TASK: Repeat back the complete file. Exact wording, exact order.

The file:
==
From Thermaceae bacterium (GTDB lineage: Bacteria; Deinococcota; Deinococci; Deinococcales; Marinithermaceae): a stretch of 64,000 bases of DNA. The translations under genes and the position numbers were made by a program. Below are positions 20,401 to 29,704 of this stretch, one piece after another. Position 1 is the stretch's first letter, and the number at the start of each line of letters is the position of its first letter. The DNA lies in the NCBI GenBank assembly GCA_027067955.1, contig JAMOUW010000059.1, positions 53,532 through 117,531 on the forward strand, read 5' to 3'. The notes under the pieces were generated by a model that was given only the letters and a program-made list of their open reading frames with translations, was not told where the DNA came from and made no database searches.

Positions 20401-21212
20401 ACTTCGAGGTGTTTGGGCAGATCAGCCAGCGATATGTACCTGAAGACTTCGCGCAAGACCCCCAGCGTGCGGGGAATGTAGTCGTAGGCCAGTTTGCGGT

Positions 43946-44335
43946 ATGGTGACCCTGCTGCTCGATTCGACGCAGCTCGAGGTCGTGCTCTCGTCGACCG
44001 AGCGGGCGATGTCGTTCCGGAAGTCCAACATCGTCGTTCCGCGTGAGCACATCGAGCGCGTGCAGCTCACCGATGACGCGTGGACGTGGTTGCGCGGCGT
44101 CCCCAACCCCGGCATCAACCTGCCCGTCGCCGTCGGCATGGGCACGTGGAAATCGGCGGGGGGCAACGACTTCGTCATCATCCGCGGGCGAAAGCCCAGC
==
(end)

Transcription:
From Thermaceae bacterium (GTDB lineage: Bacteria; Deinococcota; Deinococci; Deinococcales; Marinithermaceae): a stretch of 64,000 bases of DNA. The translations under genes and the position numbers were made by a program. Below are positions 20,401 to 29,704 of this stretch, one piece after another. Position 1 is the stretch's first letter, and the number at the start of each line of letters is the position of its first letter. The DNA lies in the NCBI GenBank assembly GCA_027067955.1, contig JAMOUW010000059.1, positions 53,532 through 117,531 on the forward strand, read 5' to 3'. The notes under the pieces were generated by a model that was given only the letters and a program-made list of their open reading frames with translations, was not told where the DNA came from and made no database searches.

Positions 20401-21212
20401 ACTTCGAGGTGTTTGGGCAGATCAGCCAGCGATATGTACCTGAAGACTTCGCGCAAGACCCCCAGCGTGCGGGGAATGTAGTCGTAGGCCAGTTTGCGGT

Positions 43946-44335
43946 ATGGTGACCCTGCTGCTCGATTCGACGCAGCTCGAGGTCGTGCTCTCGTCGACCG
44001 AGCGGGCGATGTCGTTCCGGAAGTCCAACATCGTCGTTCCGCGTGAGCACATCGAGCGCGTGCAGCTCACCGATGACGCGTGGACGTGGTTGCGCGGCGT
44101 CCCCAACCCCGGCATCAACCTGCCCGTCGCCGTCGGCATGGGCACGTGGAAATCGGCGGGGGGCAACGACTTCGTCATCATCCGCGGGCGAAAGCCCAGC